One of the things that made Saddam stand out as a dictator among dictators was that he liked to partake in his tortures, not just command them from above. In one video recording, he sits and watches as one of his generals is devoured alive by Dobermans. Saddam and his criminal clique also had a penchant for ingenuity. Maybe it’s only after torturing tens upon tens of thousands of human beings that you decide to purchase an industrial shredder. Most were lowered in head first, but the unblessed few condemned to maximum suffering for some reason were lowered in feet first. Curiously, they filmed this barbarism too.

If the anti-war movement had gotten its way, the shredders would still be shredding and 24 million would be languishing in a giant fascist prison. The fact that crimes against humanity were taking place in Iraq as the war debates raged was no secret, but the anti-war movement bravely persevered.

This it seems was the price they were willing to pay to avoid the “millions” of refugees, the “thousands” of Iraqi casualties, the famines, the bloody battle for Baghdad, the Kurdish-Sunni-Shiite war, the dozens of new al-Qaeda attacks against America, the unbridled fury on the Arab streets and the toppling of moderate Arab governments – all of which they assured us would accompany the war.

Not one of their fearsome doomsday scenarios, however, came to pass.

Last February, the Nexus published an exchange between another student and me about the “moral calculus” necessary to justify war. Now might be a good time to revisit that: Over the course of three weeks and at a cost of fewer than 200 soldiers, we destroyed one of history’s most abominable tyrannies, liberated 24 million and put a nation condemned to generations of servitude on a hopeful path to freedom and prosperity. Americans find it disconcerting to see hundreds of Iraqis marching boisterously in the streets and demanding jobs and elections, until they recall this is the first time in 30 years that doing so hasn’t guaranteed a midnight knock. Aside from Israeli Arabs, Iraqis are currently the only free Arab population. Yet despite all this, the UCSB Student Coalition for Peace writes in an e-mail after the war, “That’s not victory, that’s tragedy.”

No one in our administration harbored any illusions about the difficulties of restoring civilization where there was despotism. It will take decades before Iraq resembles anything we can call democracy, and there will be many missteps. But if any force on earth is capable of realizing this task, it is the United States. Contrary to the canards of unilateralism, soldiers from more than 20 nations have joined us on the ground in Iraq to accomplish this historic undertaking. All 240 of Iraq’s hospitals have been reopened, hundreds of newspapers clutter the newsstands, the oil fields are pumping away, nearly 80,000 jobs have been created, 45 out of 55 of the former regime’s top leaders have been captured and Saddam is chilling in prison. In 2002, Saddam spent $16 million on healthcare. Last year, we spent $422 million, 26 times more. Poll after poll shows that Iraqis are optimistic about life after Saddam. Is this not progress?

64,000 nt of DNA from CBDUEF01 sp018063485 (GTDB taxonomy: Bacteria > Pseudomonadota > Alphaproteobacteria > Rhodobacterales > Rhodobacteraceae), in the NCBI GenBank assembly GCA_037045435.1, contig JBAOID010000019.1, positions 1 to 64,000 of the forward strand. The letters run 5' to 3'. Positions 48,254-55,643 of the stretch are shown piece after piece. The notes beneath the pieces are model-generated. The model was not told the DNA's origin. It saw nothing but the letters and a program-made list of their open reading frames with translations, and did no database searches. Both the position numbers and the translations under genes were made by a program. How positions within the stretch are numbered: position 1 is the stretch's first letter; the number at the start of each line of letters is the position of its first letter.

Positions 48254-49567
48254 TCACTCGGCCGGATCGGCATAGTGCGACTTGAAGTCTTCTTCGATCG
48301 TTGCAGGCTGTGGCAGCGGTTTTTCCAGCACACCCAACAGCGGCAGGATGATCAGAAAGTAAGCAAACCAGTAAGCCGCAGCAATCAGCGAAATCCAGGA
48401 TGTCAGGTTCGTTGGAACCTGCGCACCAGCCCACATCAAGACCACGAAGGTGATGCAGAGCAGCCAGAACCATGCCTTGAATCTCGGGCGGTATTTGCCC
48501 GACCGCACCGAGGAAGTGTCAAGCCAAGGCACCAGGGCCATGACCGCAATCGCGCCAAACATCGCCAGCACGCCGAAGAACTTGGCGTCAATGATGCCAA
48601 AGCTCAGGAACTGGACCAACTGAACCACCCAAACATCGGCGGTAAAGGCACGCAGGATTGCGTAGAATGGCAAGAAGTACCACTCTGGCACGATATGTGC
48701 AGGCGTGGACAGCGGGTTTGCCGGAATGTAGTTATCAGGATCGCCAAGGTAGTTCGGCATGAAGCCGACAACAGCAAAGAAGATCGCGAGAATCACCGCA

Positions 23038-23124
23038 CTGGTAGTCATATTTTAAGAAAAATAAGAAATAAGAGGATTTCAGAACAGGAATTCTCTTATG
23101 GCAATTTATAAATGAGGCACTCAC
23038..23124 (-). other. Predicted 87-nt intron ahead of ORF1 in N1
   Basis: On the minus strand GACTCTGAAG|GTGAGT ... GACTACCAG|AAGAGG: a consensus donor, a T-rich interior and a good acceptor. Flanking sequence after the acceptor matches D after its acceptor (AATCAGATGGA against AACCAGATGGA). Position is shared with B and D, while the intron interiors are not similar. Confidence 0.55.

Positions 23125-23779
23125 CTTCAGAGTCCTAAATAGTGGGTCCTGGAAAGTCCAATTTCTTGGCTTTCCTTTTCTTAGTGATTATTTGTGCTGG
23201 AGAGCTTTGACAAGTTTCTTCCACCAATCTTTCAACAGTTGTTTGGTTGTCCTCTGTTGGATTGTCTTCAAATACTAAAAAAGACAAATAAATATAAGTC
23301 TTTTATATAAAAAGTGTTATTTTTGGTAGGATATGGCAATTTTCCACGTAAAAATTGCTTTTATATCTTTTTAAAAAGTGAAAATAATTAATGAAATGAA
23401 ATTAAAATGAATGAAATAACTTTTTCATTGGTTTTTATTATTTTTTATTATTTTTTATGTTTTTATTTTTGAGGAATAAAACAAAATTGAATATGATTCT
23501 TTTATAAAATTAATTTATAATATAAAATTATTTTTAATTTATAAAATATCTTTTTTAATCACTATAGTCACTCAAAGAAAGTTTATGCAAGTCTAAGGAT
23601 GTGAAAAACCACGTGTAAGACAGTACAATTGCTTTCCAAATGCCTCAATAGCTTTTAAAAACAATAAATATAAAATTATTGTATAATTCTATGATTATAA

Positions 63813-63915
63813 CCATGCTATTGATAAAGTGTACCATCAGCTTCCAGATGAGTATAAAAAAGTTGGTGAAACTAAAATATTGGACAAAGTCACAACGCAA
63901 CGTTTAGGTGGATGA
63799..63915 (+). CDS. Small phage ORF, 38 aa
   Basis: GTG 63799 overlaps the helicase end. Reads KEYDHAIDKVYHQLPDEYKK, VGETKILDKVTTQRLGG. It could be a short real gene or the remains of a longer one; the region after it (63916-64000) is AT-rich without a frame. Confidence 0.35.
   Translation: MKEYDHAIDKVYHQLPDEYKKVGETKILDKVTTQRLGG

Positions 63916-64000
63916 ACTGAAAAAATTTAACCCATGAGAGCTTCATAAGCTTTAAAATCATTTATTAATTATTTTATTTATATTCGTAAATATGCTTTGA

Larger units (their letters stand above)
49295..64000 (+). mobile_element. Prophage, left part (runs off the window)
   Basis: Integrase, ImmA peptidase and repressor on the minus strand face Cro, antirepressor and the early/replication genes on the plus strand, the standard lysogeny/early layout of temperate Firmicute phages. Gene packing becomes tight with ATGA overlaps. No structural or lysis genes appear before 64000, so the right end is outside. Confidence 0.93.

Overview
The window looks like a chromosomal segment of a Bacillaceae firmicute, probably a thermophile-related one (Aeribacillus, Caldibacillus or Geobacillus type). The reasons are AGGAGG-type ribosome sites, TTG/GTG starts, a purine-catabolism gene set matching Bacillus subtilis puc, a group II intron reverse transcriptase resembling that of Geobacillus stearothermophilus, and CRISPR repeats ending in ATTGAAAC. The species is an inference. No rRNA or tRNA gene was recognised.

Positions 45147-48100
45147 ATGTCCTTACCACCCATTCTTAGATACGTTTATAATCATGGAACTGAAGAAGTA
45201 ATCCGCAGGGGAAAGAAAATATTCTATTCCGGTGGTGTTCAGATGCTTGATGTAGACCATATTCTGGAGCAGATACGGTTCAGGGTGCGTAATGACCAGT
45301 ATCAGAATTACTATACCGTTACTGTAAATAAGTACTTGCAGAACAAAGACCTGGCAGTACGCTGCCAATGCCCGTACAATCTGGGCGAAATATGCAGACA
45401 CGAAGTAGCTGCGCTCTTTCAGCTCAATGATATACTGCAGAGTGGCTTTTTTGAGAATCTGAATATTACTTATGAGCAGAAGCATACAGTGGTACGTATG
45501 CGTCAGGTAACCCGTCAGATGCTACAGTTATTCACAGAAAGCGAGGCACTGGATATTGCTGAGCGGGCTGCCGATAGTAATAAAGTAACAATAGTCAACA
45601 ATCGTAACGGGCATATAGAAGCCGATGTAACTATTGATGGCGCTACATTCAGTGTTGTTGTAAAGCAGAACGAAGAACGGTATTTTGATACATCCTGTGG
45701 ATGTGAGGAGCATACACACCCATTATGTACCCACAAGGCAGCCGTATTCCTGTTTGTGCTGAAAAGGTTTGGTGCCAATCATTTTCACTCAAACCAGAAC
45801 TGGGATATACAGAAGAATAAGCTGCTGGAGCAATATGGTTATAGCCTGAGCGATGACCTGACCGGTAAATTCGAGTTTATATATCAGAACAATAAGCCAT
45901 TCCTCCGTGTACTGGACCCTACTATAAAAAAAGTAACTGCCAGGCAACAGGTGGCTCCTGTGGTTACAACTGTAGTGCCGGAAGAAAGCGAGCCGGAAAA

Banalities like workshops on constitutional law, school openings and statistics on electricity generation may not grab headlines like museum looters or suicide car bombers do, but they represent the gradual return of dignity to a people long ignored and trampled upon.

In the words of Christopher Hitchens, reporting from Baghdad, “What is happening in today’s Iraq is something more like a social and political revolution than a military occupation.” The Middle East is the one region on earth stuck in a preliberal age, and it is no surprise that so many problems arise there. It is both our luck and our burden to live in times in which the governing council in Iraq and the Loya Jirga in Afghanistan embark upon the region’s first two projects toward modernity.

Joey Tartakovsky is a Daily Nexus columnist.